281 views

Why did the ancients fail to discover that the Earth orbits the Sun?

The ancients observed that the Sun and the 'fixed' stars rotated about the Earth. They were also aware that the Earth was spherical. They performed many astronomical measurements on the planets - ...
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3answers
2k views

Solar system, visible stars and deep sky objects

Since I've seen that galaxies are often called "deep sky objects", as opposed to individual stars, does this mean that all visible stars in the night sky actually only belong to The Milky Way Galaxy? ...
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8answers
2k views

Seeking Recommendation for Celestron Firstscope Eyepiece Upgrade

I have a Celestron Firstscope telescope and like it overall for my location and the amount of observing I do. I am disappointed in my view of the planets with the scope. What would be a good eye piece ...
10
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5answers
901 views

How is it possible for astronomers to see something 13B light years away?

In a NPR News story from a few years back: "A gamma-ray burst from about 13 billion light years away has become the most distant object in the known universe." I'm a layman when it comes ...
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4answers
385 views

Applying the Maxwell–Boltzmann statistics to astrophysical objects

Quoting Wikipedia: In statistical mechanics, Maxwell–Boltzmann statistics describes the statistical distribution of material particles over various energy states in thermal equilibrium, when the ...
18
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5answers
232 views

Given a photo of the Moon, taken from Earth, is it possible to calculate the position of the photographer's site?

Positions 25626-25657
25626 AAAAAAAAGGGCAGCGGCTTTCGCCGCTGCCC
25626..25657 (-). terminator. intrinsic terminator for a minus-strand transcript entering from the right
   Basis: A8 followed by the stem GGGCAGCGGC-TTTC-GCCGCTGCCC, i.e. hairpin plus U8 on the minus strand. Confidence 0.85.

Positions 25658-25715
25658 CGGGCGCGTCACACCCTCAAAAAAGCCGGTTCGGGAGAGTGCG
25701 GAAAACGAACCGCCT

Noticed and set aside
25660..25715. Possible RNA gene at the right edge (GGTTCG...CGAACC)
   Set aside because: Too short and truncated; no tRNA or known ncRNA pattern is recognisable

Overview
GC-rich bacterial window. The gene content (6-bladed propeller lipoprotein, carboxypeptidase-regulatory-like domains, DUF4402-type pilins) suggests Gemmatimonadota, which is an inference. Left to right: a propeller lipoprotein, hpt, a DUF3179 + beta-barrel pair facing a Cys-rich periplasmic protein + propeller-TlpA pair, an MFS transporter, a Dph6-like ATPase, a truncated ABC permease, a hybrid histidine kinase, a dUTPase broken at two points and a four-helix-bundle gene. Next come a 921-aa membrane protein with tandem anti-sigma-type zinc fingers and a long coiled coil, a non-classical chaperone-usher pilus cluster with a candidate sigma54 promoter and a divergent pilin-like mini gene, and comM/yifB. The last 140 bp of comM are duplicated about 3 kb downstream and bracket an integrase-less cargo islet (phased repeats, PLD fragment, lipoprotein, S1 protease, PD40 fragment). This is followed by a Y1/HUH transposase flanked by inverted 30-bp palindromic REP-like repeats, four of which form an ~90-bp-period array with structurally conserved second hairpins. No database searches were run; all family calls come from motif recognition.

Given a photo of the Moon, taken from Earth, is it possible to calculate the position (Earth longitude and latitude) of the photographer's site? I am thinking about photos taken with a normal camera ...
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2answers
793 views

How can a Population III star be so massive?

How can a Population III star have a mass of several hundred solar masses? Normally the limit is about 100 solar masses.
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5answers
2k views

Curiosity Rover (MSL): specification / dimensions

I have been looking all over and I can't find a detailed specification about the Curiosity Rover. The length is about 10 feet but it would be cool to find out the dimensions of the wheels, clearance ...
3
votes
1answer
139 views

Is the orbit of earth around the sun chaotic?

The orbit of the earth seems to be very predictable. But as it is a many-body problem having sun, earth, moon, jupiter and so on, is it really that stable or will it start making strange movements ...
2
votes
1answer
219 views

What examples are there of fuzzy concepts in astronomy?

What examples are there of fuzzy concepts in astronomy? In particular, how fuzzy are the boundaries between different types of stars? As an example of a fuzzy concept I'm thinking of the planet/brown ...
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3answers
511 views

What are the easiest ways to get data out of a FITS file without a library?

There are FITS libraries for most programming languages (see this list), but FITS is a simple enough format that it should be pretty easy to extract data without the need for such libraries or ...
5
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2answers
143 views

Advice sought on choosing a camera for a Meade LX10

I have a Meade LX10 and have never done any astrophotography (except with some computerised SBIG ST9s on my university's LX200s). I would like to get started at home, but could do with some advice on ...
7
votes
2answers
666 views

Finding Directions using moon

Is it possible to find directions just by looking at moon(not full bright)? I was curious to use the clue that if moon is half lit then the direction in which it is lit will it be east?
6
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1answer